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Quality & Safety - National open disclosure policy

A column by Maureen Flynn

‘Open disclosure’ (OD) or ‘open communication’ is an open, consistent approach to communicating with patients when things go wrong in healthcare. It includes expressing regret for what has happened, keeping the patient informed, providing feedback both on investigations and the steps taken to prevent a recurrence of the adverse event.

On November 12, 2013, Health Minister Dr James Reilly launched a national policy and guidelines on OD with three supporting documents, including a staff support booklet, patient information leaflet and staff briefing guide.

Principles of OD
OD is not about blame, but about integrity and professionalism. There are 10 guiding principles involved:

  • Acknowledgement: Acknowledging to the service user that an adverse event has occurred.
  • Truthfulness, timeliness and clarity of communication: Providing the service user with the facts about what has happened as soon as possible after the adverse event happens or becomes known, and ensuring they have a clear understanding of what they are being told.
  • Apology, if appropriate: If it is clear, following a review of the adverse event, that the healthcare provider is responsible for the harm to the service user (eg. wrong site surgery) it is imperative that there is an acknowledgment of responsibility and an apology provided as soon as possible.
  • Recognising patient and carer expectations: The service user may reasonably expect to be fully informed of the facts and consequences relating to the adverse event and to be treated with empathy and respect.
  • Professional support: Health and social care services should promote the development of a ‘just culture’ as staff will then feel more encouraged and willing to report incidents, adverse events and near-miss events. Staff can also expect to be supported by the service following an adverse event and throughout the open disclosure and incident review process.
  • Riskmanagement and systems improvement: The investigation of adverse events should be undertaken in line with the HSE incident management policy and be inclusive of the review of recommendations to ensure that any recommendations/actions taken are effective and that they will reduce the likelihood of a recurrence of the event.
  • Multidisciplinary responsibility: OD involves multidisciplinary accountability and response. Clinical, senior professional and managerial staff should be identified to lead in and support the process.
  • Clinical governance: Health and social care services are required to have appropriate accountability structures in place to ensure that OD occurs. OD should be integrated with other clinical governance systems and processes, including clinical incident reporting and management procedures, systems analysis reviews, complaints management and privacy and confidentiality procedures.
  • Confidentiality: All health and social care policies, procedures, and guidelines in relation to privacy and confidentiality for service users and staff should be consulted with and adhered to.
  • Continuity of care: Providing the necessary clinical care, reassurance and support in the future.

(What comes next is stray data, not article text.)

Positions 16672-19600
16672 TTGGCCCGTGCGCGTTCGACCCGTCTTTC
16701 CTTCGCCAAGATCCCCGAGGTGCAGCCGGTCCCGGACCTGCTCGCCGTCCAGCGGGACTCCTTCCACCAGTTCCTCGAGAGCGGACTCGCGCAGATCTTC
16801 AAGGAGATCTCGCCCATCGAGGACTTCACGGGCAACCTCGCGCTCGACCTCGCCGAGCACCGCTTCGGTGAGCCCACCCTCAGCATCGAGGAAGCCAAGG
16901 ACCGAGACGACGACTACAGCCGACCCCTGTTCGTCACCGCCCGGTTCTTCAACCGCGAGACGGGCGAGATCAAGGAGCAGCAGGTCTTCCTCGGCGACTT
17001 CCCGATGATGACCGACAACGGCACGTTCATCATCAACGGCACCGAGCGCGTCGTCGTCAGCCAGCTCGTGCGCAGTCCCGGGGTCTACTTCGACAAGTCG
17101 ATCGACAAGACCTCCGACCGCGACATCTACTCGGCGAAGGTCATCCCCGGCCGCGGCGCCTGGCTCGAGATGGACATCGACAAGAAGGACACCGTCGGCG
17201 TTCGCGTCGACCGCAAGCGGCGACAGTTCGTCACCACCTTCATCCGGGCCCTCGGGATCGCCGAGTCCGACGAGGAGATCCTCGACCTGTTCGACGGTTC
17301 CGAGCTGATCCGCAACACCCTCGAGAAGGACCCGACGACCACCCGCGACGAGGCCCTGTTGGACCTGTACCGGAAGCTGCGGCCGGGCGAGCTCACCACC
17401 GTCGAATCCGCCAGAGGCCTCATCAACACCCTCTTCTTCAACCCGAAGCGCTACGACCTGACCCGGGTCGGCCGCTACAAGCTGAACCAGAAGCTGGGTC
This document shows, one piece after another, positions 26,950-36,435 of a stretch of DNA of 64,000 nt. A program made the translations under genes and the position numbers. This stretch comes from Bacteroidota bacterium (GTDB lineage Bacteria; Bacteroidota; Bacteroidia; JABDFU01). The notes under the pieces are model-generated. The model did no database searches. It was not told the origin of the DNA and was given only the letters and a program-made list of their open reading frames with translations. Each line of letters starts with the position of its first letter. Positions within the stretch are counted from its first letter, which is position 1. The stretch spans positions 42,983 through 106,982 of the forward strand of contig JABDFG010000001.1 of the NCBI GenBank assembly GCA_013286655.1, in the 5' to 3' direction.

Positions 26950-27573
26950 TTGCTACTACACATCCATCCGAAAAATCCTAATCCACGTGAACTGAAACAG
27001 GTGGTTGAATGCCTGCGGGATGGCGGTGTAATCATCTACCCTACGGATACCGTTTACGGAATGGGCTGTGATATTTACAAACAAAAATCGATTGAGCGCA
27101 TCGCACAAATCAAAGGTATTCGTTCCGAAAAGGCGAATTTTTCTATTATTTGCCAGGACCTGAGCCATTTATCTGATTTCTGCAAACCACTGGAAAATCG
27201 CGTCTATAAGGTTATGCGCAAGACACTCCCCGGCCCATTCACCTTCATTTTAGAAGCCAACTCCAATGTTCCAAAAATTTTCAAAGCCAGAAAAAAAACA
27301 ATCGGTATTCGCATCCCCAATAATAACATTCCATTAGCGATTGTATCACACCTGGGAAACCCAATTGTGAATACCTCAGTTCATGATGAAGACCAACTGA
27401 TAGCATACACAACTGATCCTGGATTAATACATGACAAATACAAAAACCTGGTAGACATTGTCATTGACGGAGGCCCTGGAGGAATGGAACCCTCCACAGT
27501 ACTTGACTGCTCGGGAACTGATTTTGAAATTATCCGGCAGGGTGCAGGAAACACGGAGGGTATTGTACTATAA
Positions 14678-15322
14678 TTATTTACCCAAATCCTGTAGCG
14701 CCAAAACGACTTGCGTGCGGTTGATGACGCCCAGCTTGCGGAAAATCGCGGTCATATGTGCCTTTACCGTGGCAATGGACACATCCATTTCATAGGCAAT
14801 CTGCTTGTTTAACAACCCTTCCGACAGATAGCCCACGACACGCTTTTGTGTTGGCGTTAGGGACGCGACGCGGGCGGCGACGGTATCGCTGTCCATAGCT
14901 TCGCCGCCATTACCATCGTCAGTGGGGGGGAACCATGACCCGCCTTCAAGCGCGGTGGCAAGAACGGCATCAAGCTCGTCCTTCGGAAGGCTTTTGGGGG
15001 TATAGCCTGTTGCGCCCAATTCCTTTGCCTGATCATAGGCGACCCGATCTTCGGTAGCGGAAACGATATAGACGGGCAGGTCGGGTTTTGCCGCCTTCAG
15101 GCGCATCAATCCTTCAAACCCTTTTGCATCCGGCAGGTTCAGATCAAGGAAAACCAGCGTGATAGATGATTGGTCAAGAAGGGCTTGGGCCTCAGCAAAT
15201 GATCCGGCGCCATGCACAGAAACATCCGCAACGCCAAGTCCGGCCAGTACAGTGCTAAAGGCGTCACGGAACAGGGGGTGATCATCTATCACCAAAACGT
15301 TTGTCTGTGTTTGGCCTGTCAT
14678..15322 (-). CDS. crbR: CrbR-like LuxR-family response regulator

Why is open disclosure important?
The window of opportunity for OD is often missed due to defensiveness, damage limitation efforts and fear of damage to reputation at an individual and corporate level. OD is an: ethical response to the service user/family. It helps service users and staff to cope with an adverse event and to get closure on it. OD leads to improved relationships between service users and care services and increases public confidence in our services. It also improves patient safety and can reduce litigation.

OD is now national policy and a requirement in meeting: the National Standards for Safer Better Healthcare (2012) which state that ’service providers fully and openly inform and support service users as soon as possible after an adverse event affecting them has occurred, or becomes known and continue to provide information and support as needed’; the National Healthcare Charter, ‘You and Your Health Service’; and the HSE incident management policy.

Supporting open disclosure
The OD resources (see www.hse.ie/opendisclosure) can be used by multidisciplinary teams to: support disclosure communication; respond to patients’ perceptions and experience of adverse events; offer an apology; support patients and staff in the long- and short-term; and use patients’ insights to improve health services.

Feedback on the resources is welcomed.

Maureen Flynn is the director of nursing (national lead for quality and safety governance development) at the Office of the Nursing and Midwifery Services Director, Quality and Patient Safety Division HSE

The open disclosure programme is a joint initiative between the HSE and the State Claims Agency with the support of the Medical Protection Society (MPS).

With thanks to the national leads Angela Tysall, Project Manager, National Advocacy Unit (HSE), and Anne Duffy, Clinical Risk Advisor, Clinical Indemnity Scheme, State Claims Agency along with hospital pilot sites and teams who prepared the guide and resources.

For more information, visit: www.hse.ie/opendisclosure or email: angela.tysall@hse.ie or aduffy@ntma.ie

Quality & Safety - National open disclosure policy
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